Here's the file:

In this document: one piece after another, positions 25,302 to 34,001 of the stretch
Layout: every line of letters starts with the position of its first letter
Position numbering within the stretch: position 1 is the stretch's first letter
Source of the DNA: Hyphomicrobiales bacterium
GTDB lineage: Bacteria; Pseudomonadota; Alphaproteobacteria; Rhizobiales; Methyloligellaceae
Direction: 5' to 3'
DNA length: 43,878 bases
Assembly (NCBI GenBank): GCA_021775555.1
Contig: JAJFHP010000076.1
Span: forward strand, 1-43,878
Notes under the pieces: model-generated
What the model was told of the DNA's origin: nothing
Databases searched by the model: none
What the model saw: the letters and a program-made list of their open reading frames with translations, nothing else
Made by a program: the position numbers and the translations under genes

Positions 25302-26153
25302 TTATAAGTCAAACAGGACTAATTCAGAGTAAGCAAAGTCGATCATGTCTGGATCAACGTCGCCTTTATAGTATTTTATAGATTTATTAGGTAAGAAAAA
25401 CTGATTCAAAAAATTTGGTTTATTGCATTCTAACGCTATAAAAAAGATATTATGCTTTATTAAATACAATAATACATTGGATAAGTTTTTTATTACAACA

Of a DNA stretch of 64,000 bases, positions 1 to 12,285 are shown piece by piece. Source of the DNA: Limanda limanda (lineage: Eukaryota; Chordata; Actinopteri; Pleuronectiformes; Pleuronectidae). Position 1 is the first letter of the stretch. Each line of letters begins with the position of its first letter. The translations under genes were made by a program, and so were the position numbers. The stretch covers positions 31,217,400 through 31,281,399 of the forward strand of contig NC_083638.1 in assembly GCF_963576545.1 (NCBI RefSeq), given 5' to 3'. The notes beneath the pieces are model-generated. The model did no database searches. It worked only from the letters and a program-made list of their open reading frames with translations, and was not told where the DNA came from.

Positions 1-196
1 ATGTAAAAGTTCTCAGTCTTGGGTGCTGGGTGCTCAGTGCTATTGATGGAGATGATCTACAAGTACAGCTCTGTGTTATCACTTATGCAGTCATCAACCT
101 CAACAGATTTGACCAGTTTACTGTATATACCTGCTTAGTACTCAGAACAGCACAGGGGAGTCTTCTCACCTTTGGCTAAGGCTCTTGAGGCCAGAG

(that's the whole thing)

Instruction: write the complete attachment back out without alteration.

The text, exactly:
In this document: one piece after another, positions 25,302 to 34,001 of the stretch
Layout: every line of letters starts with the position of its first letter
Position numbering within the stretch: position 1 is the stretch's first letter
Source of the DNA: Hyphomicrobiales bacterium
GTDB lineage: Bacteria; Pseudomonadota; Alphaproteobacteria; Rhizobiales; Methyloligellaceae
Direction: 5' to 3'
DNA length: 43,878 bases
Assembly (NCBI GenBank): GCA_021775555.1
Contig: JAJFHP010000076.1
Span: forward strand, 1-43,878
Notes under the pieces: model-generated
What the model was told of the DNA's origin: nothing
Databases searched by the model: none
What the model saw: the letters and a program-made list of their open reading frames with translations, nothing else
Made by a program: the position numbers and the translations under genes

Positions 25302-26153
25302 TTATAAGTCAAACAGGACTAATTCAGAGTAAGCAAAGTCGATCATGTCTGGATCAACGTCGCCTTTATAGTATTTTATAGATTTATTAGGTAAGAAAAA
25401 CTGATTCAAAAAATTTGGTTTATTGCATTCTAACGCTATAAAAAAGATATTATGCTTTATTAAATACAATAATACATTGGATAAGTTTTTTATTACAACA

Of a DNA stretch of 64,000 bases, positions 1 to 12,285 are shown piece by piece. Source of the DNA: Limanda limanda (lineage: Eukaryota; Chordata; Actinopteri; Pleuronectiformes; Pleuronectidae). Position 1 is the first letter of the stretch. Each line of letters begins with the position of its first letter. The translations under genes were made by a program, and so were the position numbers. The stretch covers positions 31,217,400 through 31,281,399 of the forward strand of contig NC_083638.1 in assembly GCF_963576545.1 (NCBI RefSeq), given 5' to 3'. The notes beneath the pieces are model-generated. The model did no database searches. It worked only from the letters and a program-made list of their open reading frames with translations, and was not told where the DNA came from.

Positions 1-196
1 ATGTAAAAGTTCTCAGTCTTGGGTGCTGGGTGCTCAGTGCTATTGATGGAGATGATCTACAAGTACAGCTCTGTGTTATCACTTATGCAGTCATCAACCT
101 CAACAGATTTGACCAGTTTACTGTATATACCTGCTTAGTACTCAGAACAGCACAGGGGAGTCTTCTCACCTTTGGCTAAGGCTCTTGAGGCCAGAG